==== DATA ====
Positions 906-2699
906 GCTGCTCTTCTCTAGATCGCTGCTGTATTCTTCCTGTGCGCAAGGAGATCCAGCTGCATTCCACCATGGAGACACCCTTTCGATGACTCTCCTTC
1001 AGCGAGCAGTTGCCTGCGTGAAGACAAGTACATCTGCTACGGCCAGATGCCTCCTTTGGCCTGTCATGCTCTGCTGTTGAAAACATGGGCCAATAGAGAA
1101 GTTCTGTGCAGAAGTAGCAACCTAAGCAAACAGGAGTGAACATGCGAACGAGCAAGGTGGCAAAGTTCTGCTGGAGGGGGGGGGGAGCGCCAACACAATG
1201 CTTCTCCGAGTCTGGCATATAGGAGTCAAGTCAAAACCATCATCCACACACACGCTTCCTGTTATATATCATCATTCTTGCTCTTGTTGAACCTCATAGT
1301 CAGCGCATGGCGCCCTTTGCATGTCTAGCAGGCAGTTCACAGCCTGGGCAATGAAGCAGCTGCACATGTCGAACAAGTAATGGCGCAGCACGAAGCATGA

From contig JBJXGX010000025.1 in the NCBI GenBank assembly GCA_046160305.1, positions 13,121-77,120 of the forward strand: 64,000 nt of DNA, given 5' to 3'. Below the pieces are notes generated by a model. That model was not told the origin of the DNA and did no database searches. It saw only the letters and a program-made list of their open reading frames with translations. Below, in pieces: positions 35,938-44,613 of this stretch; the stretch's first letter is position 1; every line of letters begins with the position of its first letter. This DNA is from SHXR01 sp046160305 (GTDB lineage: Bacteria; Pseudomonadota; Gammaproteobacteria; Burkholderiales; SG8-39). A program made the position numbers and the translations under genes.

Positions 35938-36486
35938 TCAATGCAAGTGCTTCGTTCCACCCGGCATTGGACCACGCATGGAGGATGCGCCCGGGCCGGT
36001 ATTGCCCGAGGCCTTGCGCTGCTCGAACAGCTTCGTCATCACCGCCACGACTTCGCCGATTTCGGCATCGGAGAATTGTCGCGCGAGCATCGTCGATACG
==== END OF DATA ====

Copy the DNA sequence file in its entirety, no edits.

Positions 906-2699
906 GCTGCTCTTCTCTAGATCGCTGCTGTATTCTTCCTGTGCGCAAGGAGATCCAGCTGCATTCCACCATGGAGACACCCTTTCGATGACTCTCCTTC
1001 AGCGAGCAGTTGCCTGCGTGAAGACAAGTACATCTGCTACGGCCAGATGCCTCCTTTGGCCTGTCATGCTCTGCTGTTGAAAACATGGGCCAATAGAGAA
1101 GTTCTGTGCAGAAGTAGCAACCTAAGCAAACAGGAGTGAACATGCGAACGAGCAAGGTGGCAAAGTTCTGCTGGAGGGGGGGGGGAGCGCCAACACAATG
1201 CTTCTCCGAGTCTGGCATATAGGAGTCAAGTCAAAACCATCATCCACACACACGCTTCCTGTTATATATCATCATTCTTGCTCTTGTTGAACCTCATAGT
1301 CAGCGCATGGCGCCCTTTGCATGTCTAGCAGGCAGTTCACAGCCTGGGCAATGAAGCAGCTGCACATGTCGAACAAGTAATGGCGCAGCACGAAGCATGA

From contig JBJXGX010000025.1 in the NCBI GenBank assembly GCA_046160305.1, positions 13,121-77,120 of the forward strand: 64,000 nt of DNA, given 5' to 3'. Below the pieces are notes generated by a model. That model was not told the origin of the DNA and did no database searches. It saw only the letters and a program-made list of their open reading frames with translations. Below, in pieces: positions 35,938-44,613 of this stretch; the stretch's first letter is position 1; every line of letters begins with the position of its first letter. This DNA is from SHXR01 sp046160305 (GTDB lineage: Bacteria; Pseudomonadota; Gammaproteobacteria; Burkholderiales; SG8-39). A program made the position numbers and the translations under genes.

Positions 35938-36486
35938 TCAATGCAAGTGCTTCGTTCCACCCGGCATTGGACCACGCATGGAGGATGCGCCCGGGCCGGT
36001 ATTGCCCGAGGCCTTGCGCTGCTCGAACAGCTTCGTCATCACCGCCACGACTTCGCCGATTTCGGCATCGGAGAATTGTCGCGCGAGCATCGTCGATACG